Lagoon, Jan 2020

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Regular readers of our sightings reports may recall that the resident pack of five wild dogs denned at the beginning of December. Although the female gave birth to a single pup, it appears that it did not survive because by January the pack were nomadic once again. This outcome was disappointing, but not a great surprise because it would be rare for a puppy born so out of season to thrive. We were able to follow them as they hunted for impala and zebra.

The Northern pride of lions were hunting successfully; their target prey included wildebeest, zebra and warthog. One time we saw them feeding and, unusually, the two males let the lioness finish off a zebra foal, even though they looked hungry themselves. A lioness with three sub-adult cubs was seen frequently, including on a fresh elephant calf kill. One time we saw a lioness moving her three new born cubs to a new den, carrying them in her mouth. We were watching a lion pride and noticed a sub-adult male looking pointedly in a certain direction. The lion was moving its tail side to side and he started growling before racing into a charge. We followed him and noticed two figures disappearing off into the distance as two cheetahs ran for their lives. We tracked the cheetahs and eventually they relaxed and went back to marking their posts.

These two cheetahs were the resident coalition of two brothers who. During the month we found them ambushing zebra to target their foals, retreating to rest under the Kalahari apple-leaf trees as the day warmed up. Another time we saw them marking their territory and chasing around some giraffes. They were also seen hunting eland calves. After the clash with the lion they moved deeper south towards Lebala camp.

A female brown hyena was seen at the entrance of the den site on the Munhumutapa Islands. We also saw her running close to the river.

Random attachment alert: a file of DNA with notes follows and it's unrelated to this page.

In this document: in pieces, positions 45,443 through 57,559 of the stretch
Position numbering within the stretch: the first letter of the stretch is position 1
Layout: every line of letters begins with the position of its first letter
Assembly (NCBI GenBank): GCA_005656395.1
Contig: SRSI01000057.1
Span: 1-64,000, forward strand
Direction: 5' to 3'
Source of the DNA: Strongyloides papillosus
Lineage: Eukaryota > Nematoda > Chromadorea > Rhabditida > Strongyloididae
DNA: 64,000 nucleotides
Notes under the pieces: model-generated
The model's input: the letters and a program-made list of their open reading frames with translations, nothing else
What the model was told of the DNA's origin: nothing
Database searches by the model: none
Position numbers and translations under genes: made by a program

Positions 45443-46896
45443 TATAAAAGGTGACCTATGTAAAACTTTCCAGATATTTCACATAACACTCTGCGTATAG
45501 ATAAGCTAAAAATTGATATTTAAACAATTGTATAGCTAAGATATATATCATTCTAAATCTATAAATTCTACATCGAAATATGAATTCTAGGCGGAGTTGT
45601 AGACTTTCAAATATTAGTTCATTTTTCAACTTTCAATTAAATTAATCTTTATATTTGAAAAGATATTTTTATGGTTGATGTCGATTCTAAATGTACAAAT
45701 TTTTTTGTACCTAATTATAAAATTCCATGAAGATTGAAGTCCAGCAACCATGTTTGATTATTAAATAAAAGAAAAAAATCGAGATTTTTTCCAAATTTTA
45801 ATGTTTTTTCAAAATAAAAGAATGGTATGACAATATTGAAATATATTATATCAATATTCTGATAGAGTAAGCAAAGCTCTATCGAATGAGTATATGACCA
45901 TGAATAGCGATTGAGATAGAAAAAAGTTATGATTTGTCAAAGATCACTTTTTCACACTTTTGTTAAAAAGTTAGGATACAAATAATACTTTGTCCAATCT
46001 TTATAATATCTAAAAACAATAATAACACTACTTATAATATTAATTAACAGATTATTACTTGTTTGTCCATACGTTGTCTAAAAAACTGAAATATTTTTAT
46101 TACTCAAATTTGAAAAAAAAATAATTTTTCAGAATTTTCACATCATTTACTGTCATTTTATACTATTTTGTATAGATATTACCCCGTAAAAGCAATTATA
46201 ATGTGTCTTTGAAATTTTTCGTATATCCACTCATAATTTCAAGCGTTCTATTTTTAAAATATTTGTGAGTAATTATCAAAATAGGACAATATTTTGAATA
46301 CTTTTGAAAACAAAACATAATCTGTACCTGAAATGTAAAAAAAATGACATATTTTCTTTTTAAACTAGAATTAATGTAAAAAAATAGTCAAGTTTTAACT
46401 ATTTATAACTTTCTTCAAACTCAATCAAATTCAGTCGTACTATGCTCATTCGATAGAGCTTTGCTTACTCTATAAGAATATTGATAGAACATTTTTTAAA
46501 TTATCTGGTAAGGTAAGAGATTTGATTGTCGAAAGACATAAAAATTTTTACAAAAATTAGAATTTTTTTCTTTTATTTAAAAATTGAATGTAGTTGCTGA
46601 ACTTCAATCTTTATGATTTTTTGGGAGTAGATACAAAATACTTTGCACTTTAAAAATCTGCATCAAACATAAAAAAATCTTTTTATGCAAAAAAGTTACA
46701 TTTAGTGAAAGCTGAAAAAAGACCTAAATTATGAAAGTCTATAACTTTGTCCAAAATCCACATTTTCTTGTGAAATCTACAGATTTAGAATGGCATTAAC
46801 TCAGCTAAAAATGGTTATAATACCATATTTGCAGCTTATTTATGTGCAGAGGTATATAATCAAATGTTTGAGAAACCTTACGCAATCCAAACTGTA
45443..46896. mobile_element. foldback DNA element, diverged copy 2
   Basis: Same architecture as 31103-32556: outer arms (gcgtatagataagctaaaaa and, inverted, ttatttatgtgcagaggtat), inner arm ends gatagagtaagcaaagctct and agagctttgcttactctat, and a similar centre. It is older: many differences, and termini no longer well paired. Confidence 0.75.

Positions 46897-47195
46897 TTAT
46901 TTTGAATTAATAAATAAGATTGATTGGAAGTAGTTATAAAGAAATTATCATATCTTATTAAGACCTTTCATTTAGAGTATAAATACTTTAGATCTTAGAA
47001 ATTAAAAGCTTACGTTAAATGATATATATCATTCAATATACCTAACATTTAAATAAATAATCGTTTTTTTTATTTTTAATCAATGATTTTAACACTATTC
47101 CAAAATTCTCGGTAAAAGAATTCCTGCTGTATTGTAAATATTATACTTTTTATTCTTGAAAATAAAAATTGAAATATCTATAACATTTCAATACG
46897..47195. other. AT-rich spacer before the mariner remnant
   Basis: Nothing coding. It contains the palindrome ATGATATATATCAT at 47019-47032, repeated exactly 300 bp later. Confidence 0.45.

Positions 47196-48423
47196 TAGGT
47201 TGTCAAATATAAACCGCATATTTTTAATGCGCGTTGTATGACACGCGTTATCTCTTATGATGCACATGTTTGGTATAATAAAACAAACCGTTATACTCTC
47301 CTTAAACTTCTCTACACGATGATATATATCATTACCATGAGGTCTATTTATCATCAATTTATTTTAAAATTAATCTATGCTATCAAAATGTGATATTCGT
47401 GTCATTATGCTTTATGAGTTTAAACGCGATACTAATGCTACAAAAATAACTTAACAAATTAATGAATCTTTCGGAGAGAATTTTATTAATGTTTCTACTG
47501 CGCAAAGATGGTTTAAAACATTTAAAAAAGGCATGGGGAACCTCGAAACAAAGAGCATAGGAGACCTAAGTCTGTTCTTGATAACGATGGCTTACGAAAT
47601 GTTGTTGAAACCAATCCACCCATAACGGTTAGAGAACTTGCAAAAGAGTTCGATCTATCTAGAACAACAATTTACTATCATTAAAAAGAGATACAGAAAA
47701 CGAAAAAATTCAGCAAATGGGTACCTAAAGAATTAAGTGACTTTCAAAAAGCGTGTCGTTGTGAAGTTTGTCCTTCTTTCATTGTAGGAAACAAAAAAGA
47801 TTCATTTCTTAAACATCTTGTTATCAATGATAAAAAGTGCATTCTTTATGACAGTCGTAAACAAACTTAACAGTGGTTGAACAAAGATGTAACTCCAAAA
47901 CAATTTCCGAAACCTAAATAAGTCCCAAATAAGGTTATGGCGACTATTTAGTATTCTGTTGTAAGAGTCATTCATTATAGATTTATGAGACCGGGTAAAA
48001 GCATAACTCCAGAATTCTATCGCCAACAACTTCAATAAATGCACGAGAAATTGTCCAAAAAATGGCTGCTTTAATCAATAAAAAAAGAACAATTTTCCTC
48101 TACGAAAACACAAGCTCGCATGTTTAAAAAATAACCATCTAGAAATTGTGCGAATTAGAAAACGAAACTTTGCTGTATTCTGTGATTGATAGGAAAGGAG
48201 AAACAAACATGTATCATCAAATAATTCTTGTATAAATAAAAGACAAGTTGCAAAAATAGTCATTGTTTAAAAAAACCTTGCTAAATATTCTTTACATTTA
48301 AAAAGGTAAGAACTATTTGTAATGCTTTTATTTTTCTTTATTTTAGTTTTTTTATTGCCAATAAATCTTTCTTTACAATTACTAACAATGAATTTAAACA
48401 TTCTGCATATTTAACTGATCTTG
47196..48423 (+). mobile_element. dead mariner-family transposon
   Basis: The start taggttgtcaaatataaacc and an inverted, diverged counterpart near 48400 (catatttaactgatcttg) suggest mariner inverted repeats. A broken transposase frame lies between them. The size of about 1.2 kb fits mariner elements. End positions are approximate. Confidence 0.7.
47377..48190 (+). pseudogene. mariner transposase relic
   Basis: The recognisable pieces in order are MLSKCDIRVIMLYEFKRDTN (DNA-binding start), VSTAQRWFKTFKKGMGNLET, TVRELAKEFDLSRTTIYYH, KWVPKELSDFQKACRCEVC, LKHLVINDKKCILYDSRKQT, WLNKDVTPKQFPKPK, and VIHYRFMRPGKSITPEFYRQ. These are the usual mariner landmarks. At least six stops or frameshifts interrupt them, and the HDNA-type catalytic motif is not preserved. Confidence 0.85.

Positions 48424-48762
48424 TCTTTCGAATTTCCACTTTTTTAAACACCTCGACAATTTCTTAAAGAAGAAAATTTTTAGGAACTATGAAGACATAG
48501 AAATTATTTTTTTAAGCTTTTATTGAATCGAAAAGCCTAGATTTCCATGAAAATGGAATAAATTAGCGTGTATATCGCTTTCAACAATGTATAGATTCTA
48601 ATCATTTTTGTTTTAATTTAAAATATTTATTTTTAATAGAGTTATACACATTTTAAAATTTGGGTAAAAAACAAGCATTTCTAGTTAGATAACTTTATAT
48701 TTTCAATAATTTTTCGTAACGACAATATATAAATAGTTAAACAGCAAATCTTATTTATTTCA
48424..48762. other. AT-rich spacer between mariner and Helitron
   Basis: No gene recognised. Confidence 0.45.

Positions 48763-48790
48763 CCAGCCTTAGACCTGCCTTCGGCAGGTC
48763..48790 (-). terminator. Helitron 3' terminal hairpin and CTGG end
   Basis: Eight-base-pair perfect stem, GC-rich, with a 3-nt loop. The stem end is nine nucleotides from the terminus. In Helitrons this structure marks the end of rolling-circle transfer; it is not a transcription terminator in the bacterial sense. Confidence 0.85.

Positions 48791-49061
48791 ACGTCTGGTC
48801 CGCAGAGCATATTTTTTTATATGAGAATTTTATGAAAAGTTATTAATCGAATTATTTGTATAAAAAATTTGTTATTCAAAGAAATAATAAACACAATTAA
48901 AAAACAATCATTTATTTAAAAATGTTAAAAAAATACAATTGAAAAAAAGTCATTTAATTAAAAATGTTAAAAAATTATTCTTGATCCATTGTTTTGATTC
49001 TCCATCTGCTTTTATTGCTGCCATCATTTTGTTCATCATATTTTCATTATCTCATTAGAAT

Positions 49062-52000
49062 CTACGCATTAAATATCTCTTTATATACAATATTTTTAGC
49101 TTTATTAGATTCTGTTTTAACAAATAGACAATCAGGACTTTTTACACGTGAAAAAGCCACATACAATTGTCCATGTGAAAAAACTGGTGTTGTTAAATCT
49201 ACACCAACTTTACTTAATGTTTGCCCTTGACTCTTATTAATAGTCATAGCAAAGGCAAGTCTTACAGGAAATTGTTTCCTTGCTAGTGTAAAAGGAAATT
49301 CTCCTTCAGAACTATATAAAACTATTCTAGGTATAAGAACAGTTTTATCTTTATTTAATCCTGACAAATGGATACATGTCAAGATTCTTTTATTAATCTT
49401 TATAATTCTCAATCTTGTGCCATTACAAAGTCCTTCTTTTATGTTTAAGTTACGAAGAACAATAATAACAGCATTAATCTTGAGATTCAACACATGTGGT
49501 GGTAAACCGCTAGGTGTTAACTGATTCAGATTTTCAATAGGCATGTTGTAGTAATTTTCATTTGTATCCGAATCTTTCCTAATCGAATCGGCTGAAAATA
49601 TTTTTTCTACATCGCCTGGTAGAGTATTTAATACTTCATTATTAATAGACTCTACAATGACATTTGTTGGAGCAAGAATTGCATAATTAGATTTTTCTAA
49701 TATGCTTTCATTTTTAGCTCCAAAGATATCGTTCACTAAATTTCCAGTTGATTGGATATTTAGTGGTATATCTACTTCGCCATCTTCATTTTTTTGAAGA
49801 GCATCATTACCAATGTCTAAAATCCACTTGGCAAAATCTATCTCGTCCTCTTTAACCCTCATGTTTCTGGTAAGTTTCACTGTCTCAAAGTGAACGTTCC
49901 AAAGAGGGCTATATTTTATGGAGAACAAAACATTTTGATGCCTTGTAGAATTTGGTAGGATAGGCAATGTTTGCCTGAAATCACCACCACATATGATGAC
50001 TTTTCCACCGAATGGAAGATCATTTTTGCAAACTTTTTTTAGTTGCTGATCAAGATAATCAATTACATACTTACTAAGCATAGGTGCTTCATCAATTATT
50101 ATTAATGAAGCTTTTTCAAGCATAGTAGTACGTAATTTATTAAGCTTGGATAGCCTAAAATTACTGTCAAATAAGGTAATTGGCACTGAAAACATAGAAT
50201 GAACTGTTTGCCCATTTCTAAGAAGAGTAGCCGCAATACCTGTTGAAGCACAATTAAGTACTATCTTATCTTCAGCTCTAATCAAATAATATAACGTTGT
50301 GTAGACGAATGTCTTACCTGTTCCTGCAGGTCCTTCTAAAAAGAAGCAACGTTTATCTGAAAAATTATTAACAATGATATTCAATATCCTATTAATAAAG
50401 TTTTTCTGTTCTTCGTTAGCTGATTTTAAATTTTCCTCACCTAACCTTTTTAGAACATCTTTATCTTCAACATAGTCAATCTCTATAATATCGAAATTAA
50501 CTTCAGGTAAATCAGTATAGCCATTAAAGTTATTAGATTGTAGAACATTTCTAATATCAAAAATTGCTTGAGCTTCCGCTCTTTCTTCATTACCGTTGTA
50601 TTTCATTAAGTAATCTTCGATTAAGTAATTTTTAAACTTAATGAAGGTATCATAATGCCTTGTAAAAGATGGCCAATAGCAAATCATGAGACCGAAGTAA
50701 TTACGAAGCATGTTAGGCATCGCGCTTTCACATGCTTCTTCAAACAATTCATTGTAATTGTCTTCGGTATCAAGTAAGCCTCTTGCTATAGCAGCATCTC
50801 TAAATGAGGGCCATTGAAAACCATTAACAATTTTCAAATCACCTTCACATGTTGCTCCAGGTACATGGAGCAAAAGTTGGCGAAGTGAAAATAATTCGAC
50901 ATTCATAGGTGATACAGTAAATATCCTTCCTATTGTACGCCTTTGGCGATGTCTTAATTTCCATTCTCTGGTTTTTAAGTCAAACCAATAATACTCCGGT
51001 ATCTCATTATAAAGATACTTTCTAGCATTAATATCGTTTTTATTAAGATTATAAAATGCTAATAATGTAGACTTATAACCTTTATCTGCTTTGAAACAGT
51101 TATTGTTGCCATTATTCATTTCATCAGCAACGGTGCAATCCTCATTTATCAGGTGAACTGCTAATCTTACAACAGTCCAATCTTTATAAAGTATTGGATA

Very good general game in the area included big herds of eland, zebra, wildebeest, sable, kudu, red lechwe, buffalo and giraffe. There was a lovely herd of seventeen roan antelope including three calves. Elephants were seen in big numbers. One time we were lucky enough to come across a wildebeest giving birth.

A spotted hyena was seen running away with the carcass of a young zebra. We also saw another hyena feeding on the skin of an old giraffe carcass. The skin had been soaked by rain, making it easier to eat and digest.

We came across aardwolves foraging for termites during night drive. Bat-eared foxes were also in feasting on the termite alates that emerged after the rains; we saw three different families of foxes near to their den sites. Both black-backed and side-striped jackals were denning and we were abel to enjoy sightings of the pups. During night drive, we came across a family of genets with three small cubs. We were able to watch an African wild cat hunting for rodents and birds. Other smaller mammals located included dwarf mongoose, slender mongoose and bush babies.

A resident female leopard showed good signs of being pregnant. We saw her a couple of times as she was marking her territory, climbing trees and visiting waterholes. A rather skittish tom was also located.

We saw a fantastic feeding frenzy of many birds hawking for flying termites; species included tawny eagles, bateleurs, lesser-spotted eagles, Wahlberg’s eagles, swallows and bee-eaters. A pride of 24 ostrich were located as they grazed. Other notable bird sightings included wattled cranes, secretary birds, slaty egrets, Verreaux’s eagle owls, martial eagles, ground hornbills and European rollers.

(Note: Accompanying picture is from our Kwando Photo Library which consists of all your great photo submissions over the years, it may not be the most up to date, but we felt it was worthy of a feature alongside this month’s Sightings Report!)

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